Behaviour Change

PROPAGANDA FOR CHANGE is a project created by the students of Behaviour Change (ps359) and Professor Thomas Hills at the Psychology Department of the University of Warwick. This work was supported by funding from Warwick's Institute for Advanced Teaching and Learning.

Thursday, March 3, 2016

CARPe Diem its Fish Fryday







    The aim of the advertisement above is to encourage readers to consume fish every Friday, is part of the Fish Frydays idea. Now, it doesn't mean from your local chippy, but more, freshly prepared and healthy consumption of those seafood's (such as those listed) in order to hit your NHS recommended  omega 3 targets! 
     There are two main mechanisms of persuasion at play in this advertisement, the first of which being the idea of authority/expertise and its impact upon obedience or in this context persuasion. The advert shows the NHS logo, a well respected (for the most part) and trustworthy authority that would encourage people to listen to what the poster has to say. The poster also contains a selection of potential 'benefits' that are backed by professional research and empirical evidence from reputable sources, again reinforcing the idea that the claims/suggestions made in the advertisement are accurate and worth listening to. 
     The classic example of obedience to authority is that demonstrated in the research by Stanley Milgram (1963), in which people were willing to give people what they believed were lethal electric shocks on the authority of a man in an experimenter coat and in the 'prestigious' Yale university. Even when participants in the experiment hesitated, once prompted by the experimenter to continue, they were willing to go against their initial hesitance and electrocute the stooge.  A further study relating to expertise and credibility is that of Hovland & Weiss (1951). This study showed that people assess credibility of written material based around the author, and show greater levels of belief in information given by reputable authority. As a result of these findings, the above advertisement cites authorities that are reputable and relevant to the claims made, such as the NHS regarding health and medical research papers explaining the benefits of Omega 3’s.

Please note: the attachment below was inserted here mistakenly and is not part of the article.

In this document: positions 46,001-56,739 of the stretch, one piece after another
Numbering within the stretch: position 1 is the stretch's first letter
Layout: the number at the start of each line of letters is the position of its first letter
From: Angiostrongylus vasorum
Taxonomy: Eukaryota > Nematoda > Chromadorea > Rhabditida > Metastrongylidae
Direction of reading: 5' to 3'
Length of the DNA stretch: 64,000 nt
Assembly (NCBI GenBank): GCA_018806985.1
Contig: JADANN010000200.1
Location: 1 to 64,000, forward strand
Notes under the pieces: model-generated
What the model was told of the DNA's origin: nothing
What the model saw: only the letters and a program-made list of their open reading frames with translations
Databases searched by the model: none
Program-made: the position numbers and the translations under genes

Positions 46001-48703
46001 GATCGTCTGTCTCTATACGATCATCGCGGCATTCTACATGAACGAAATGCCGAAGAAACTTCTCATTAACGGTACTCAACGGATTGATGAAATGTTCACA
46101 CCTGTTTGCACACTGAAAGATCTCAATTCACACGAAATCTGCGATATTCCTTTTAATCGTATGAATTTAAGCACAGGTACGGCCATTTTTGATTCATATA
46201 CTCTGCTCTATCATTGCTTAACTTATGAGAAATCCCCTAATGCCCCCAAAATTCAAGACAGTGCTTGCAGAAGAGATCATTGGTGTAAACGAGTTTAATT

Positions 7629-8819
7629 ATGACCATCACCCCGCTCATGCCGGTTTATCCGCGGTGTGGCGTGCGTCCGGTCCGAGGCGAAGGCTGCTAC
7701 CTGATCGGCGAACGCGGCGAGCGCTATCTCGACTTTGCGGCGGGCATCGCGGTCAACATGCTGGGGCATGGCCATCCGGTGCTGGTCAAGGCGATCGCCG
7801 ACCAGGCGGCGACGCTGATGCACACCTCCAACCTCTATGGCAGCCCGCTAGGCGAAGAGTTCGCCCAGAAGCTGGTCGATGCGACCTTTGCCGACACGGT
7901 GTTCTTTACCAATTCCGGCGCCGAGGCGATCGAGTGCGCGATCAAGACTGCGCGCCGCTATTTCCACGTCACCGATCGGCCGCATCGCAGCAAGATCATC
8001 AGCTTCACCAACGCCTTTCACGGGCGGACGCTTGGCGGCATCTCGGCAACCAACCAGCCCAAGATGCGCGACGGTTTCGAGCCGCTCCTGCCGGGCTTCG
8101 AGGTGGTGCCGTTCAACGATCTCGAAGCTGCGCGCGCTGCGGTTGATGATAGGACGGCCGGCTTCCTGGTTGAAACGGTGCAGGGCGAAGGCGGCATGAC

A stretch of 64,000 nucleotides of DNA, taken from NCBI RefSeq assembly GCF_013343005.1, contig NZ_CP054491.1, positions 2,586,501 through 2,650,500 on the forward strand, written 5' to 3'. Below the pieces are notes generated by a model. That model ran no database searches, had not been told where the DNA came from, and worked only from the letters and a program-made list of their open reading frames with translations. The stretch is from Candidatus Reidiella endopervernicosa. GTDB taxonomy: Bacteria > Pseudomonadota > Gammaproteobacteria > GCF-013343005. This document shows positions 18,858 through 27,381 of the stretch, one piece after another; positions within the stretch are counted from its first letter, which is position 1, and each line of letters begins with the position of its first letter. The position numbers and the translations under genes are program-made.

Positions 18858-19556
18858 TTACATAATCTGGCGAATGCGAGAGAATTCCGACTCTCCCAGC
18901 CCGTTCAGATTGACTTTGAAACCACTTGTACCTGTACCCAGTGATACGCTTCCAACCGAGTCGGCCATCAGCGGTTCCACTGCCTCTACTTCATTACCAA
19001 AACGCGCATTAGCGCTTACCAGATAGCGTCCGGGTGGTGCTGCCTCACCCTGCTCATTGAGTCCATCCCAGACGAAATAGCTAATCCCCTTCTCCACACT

The second mechanism utilised in this advert is the idea of celebrity endorsement, 'even some the biggest names love fish  - so don't be koi'. Research by Aktin and Block (1983) into the impact of celebrity endorsement on ratings of products. It was found that on 15 out of the 18 scales tested, those products that were celebrity endorsed were rated significantly more favourable than those with non celebrity endorsement. The advert was designed with this in mind, and the placement of a well known face and pescatarian, Olivia Wilde, someone who actively chooses to only eat fish, would increase the desire of other individuals for follow suit and make the decision to get involved in Fish Frydays. 

So CARPe Diem, grab your fish this Fryday and stop being so Koi! 

Atkin, C., & Block, M. (1983). Effectiveness of celebrity endorsers. Journal of advertising research.

Hovland, C. I. & Weiss, W. (1951). The influence of source credibility on communication effectiveness. Public Opinion Quarterly, 15, 635-650.

Milgram. S (1963) Behavioural Study of Obedience. Journal of Abnormal and Social Psychology, 67, 371-78.

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